The smoker took his last drag on his cigarette, which made the embers pulse, like a tiny heart. He flicked the cigarette away, and the glowing end spun in an erratic arc like some drunken firefly before it hit the ground and rolled momentarily before gravity and friction took hold. The hurried smoker didn’t miss a step as he quickly left the area where he discarded his cigarette. When he was about fifty feet away from the still-burning remains of his smoke, a shadowy figure emerged from behind one of the large maple trees in the park.
The mysterious man, dressed in mostly black, skittered like some two-legged crab and quickly and with gloved hands, picked up the cigarette, carefully tapping the glowing end of it on the ground. Once the cigarette was out, the man placed it in a plastic sandwich bag and labelled it. He did this several more times over the course of the evening and repeated a similar action when another person discarded his gum on the pavement.
The man’s name is Ned. Ned Strahan.
Dr. Donald (Donnie), Lutz’ iPhone, vibrated and moved slightly across his desk. He had been reviewing a paper written by one of his forensic science students and didn’t appreciate the interference or the distraction. Oddly, most people would have loved a reprieve from grading a paper, but not Lutz.
The caller ID displayed “King County Jail.” He was instantly alarmed. Curious, He answered the call.
“Donnie…You gotta help me. I swear I didn’t do it. I swear I didn’t kill that man in the park.”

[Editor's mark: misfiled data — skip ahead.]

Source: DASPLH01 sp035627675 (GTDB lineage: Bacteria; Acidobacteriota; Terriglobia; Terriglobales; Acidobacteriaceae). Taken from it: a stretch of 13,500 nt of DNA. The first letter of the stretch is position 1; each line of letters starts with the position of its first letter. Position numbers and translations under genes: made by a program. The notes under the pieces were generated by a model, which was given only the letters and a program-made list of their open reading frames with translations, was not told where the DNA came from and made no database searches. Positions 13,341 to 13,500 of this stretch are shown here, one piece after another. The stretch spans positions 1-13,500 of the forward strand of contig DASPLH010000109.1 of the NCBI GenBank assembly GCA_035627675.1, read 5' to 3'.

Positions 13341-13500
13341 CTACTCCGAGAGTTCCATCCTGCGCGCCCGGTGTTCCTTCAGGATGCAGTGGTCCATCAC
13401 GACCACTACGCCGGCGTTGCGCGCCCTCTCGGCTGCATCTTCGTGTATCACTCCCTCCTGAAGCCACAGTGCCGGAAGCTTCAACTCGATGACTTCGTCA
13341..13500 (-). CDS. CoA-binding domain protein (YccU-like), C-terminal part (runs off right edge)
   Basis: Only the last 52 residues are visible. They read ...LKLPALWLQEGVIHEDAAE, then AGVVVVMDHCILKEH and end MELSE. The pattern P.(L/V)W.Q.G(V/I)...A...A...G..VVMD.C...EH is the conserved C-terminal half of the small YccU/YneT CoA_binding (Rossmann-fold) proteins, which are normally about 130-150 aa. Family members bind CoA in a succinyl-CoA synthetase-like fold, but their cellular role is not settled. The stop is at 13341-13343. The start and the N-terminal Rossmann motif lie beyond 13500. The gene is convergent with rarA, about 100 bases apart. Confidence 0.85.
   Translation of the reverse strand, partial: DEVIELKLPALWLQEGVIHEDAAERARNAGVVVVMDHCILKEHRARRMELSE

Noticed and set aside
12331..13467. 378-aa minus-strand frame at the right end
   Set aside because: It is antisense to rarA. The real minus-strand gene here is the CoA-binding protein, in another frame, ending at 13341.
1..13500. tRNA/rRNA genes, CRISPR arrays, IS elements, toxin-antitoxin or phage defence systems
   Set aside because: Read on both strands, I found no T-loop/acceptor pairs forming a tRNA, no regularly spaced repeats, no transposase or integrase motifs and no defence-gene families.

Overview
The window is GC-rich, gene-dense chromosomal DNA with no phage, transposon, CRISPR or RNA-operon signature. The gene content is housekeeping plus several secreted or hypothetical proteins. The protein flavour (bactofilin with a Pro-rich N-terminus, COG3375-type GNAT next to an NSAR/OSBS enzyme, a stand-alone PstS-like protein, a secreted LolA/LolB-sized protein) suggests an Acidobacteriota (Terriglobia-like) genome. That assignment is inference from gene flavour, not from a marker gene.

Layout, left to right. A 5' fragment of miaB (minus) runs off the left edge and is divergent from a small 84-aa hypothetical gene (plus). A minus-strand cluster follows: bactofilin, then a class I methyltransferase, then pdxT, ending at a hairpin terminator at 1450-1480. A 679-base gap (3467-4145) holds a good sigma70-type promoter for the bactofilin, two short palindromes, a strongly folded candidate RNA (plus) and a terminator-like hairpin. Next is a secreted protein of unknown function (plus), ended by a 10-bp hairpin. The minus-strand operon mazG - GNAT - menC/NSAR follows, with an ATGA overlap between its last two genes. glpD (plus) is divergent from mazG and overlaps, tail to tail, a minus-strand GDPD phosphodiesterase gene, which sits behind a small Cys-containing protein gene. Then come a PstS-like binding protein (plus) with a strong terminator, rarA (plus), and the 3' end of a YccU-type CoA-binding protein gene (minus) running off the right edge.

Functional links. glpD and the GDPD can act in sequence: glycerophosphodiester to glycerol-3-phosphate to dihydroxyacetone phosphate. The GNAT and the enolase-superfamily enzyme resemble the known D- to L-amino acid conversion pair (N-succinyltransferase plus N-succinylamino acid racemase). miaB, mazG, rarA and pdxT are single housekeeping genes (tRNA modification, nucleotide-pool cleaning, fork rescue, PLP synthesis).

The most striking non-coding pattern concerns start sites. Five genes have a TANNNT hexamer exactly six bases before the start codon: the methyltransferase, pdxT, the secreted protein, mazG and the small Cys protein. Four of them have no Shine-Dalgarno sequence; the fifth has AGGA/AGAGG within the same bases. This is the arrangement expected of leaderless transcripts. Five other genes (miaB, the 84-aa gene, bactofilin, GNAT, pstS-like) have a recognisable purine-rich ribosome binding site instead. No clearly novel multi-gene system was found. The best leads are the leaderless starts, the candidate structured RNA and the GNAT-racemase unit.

And like that, after no contact for over three years, Adam, Lutz’ twin brother interjected himself back into Lutz’ life.
“This is my only call man…and I couldn’t think of anyone else to call. Can you help, please? The Arraignment Judge set my bail at one million dollars because of the brutality of the crime.”
“Holy shit! I haven’t heard from you since Janie and Dylan’s funeral. And now you need me to cough up 100 thousand dollars? I don’t think I can pull that kind of cash together, especially on short notice, but I’ll do everything possible to help you. I was wondering if you were even alive.”
“Thanks, Donnie. I understand and will take any help you can provide. I have a court-appointed lawyer, Angela Barnes…or maybe it is Braun…she is very young; but seems to be working hard for me so far. I’ll ask her to call you when I see her.”
Donnie heard the guard telling his twin to hang up the phone. “Donnie…I’ve got to go. Please help.”
The receiver clicked, and Donnie wept quietly at his desk.
(c) 2013 – 2016 – Darin Hartley